D.C.: The Capitol gets a new visitor center

By Sean O'Neill
October 3, 2012
Courtesy U.S. Capitol

The old treasure of the Capitol building has been rejuvenated with a new visitor center.

The most practical improvement is the center's enormous size. The public area is nearly half the size of the Capitol's dimensions—made possible by the fact that the structure is underground. Under the old system, visitors stood in long lines outdoors. Now citizens can stand indoors in a temperature-controlled climate.

The center's 530-seat cafeteria is also a welcome addition because the National Mall is notoriously short on affordable places for families to eat.

Additional security is another plus. Visitors are screened at a safe remove from the center itself.

The process for getting tickets for a Capitol tour should also become more straightforward. Starting tomorrow, a new online reservations system is supposed to allow visitors to obtain free tickets. You no longer have to contact the office of your member of Congress, though that method will still work.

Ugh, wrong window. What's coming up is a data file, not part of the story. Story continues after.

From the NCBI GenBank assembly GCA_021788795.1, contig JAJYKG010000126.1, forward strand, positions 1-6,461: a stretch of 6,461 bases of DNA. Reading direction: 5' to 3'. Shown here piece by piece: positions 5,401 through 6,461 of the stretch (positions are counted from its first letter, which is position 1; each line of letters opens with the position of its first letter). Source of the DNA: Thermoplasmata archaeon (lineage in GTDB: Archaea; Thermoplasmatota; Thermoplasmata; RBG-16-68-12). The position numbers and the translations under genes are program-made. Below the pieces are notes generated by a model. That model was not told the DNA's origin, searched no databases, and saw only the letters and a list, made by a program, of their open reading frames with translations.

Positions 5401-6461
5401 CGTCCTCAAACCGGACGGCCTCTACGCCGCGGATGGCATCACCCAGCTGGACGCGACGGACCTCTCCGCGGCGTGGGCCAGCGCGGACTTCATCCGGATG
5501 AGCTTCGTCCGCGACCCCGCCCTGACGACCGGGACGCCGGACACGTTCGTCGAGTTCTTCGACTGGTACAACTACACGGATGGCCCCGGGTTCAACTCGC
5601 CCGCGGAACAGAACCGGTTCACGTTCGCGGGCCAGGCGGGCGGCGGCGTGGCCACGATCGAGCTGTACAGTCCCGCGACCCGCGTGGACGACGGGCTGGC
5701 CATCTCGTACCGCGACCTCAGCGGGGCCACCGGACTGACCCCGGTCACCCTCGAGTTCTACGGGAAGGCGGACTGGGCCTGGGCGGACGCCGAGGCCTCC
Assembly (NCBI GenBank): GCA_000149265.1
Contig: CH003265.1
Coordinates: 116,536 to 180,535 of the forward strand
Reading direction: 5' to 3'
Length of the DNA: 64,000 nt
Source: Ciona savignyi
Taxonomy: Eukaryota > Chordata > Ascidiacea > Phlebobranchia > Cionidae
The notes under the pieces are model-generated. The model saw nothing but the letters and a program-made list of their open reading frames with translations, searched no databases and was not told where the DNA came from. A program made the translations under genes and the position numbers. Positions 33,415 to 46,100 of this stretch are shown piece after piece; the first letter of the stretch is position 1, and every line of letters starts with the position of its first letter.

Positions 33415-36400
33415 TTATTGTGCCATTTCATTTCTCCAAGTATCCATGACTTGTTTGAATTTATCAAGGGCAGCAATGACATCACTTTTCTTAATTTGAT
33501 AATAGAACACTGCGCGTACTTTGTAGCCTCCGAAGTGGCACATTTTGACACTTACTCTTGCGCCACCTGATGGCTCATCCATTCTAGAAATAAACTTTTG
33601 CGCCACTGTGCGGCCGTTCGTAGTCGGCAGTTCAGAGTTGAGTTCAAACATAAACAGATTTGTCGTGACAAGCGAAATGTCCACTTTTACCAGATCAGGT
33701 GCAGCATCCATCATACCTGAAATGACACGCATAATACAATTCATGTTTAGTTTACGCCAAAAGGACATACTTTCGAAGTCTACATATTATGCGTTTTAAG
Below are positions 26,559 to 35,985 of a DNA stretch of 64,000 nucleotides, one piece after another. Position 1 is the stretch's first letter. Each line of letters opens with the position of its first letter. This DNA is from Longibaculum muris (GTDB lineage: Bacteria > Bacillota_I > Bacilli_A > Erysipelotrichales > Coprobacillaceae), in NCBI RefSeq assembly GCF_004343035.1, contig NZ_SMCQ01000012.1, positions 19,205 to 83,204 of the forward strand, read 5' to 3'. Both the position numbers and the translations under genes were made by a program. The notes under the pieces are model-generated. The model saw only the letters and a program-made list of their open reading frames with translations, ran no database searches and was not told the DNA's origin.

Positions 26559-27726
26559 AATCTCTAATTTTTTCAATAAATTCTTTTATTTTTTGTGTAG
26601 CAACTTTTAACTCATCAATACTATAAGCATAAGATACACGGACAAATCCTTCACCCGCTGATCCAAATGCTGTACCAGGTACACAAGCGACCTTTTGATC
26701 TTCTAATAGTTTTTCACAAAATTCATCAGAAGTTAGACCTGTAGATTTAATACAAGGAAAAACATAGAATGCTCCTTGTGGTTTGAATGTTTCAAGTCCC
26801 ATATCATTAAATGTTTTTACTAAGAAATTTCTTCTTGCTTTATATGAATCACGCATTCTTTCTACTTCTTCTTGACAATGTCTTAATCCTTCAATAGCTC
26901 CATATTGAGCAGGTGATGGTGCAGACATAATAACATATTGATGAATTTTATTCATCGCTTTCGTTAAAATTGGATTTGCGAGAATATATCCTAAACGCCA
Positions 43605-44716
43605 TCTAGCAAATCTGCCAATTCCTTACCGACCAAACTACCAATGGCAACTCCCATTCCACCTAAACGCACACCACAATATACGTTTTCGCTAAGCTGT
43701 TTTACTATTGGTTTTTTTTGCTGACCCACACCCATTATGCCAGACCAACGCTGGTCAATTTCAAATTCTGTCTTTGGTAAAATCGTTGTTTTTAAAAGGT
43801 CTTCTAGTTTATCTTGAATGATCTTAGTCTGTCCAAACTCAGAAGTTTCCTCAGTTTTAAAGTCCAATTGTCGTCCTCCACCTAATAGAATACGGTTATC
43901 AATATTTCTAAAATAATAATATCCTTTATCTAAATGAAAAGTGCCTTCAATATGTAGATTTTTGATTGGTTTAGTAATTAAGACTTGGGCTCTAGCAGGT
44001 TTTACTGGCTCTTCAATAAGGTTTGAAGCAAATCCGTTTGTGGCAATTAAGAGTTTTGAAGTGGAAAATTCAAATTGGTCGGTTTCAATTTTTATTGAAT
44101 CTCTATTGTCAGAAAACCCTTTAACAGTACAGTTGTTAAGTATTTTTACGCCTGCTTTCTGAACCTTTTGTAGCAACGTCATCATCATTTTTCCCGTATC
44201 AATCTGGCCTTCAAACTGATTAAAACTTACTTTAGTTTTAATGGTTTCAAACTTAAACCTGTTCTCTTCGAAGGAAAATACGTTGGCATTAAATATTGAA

A tip from the Washington Post: A small number of same-day passes will be handed out on what seems like a first-come, first-served basis at the information desk on the lower level of the center.

It's free to visit the Capitol Visitor Center or to take a 45-minute Capitol tour. Located on the side of the Capitol facing away from the National Mall, the center has its public entrance on First Street, roughly between the Union Station and Capitol subway stops. It's open from 8:30 a.m. to 4:30 p.m.. Monday through Saturday, except for major holidays. Tours can be reserved via visitthecapitol.gov.

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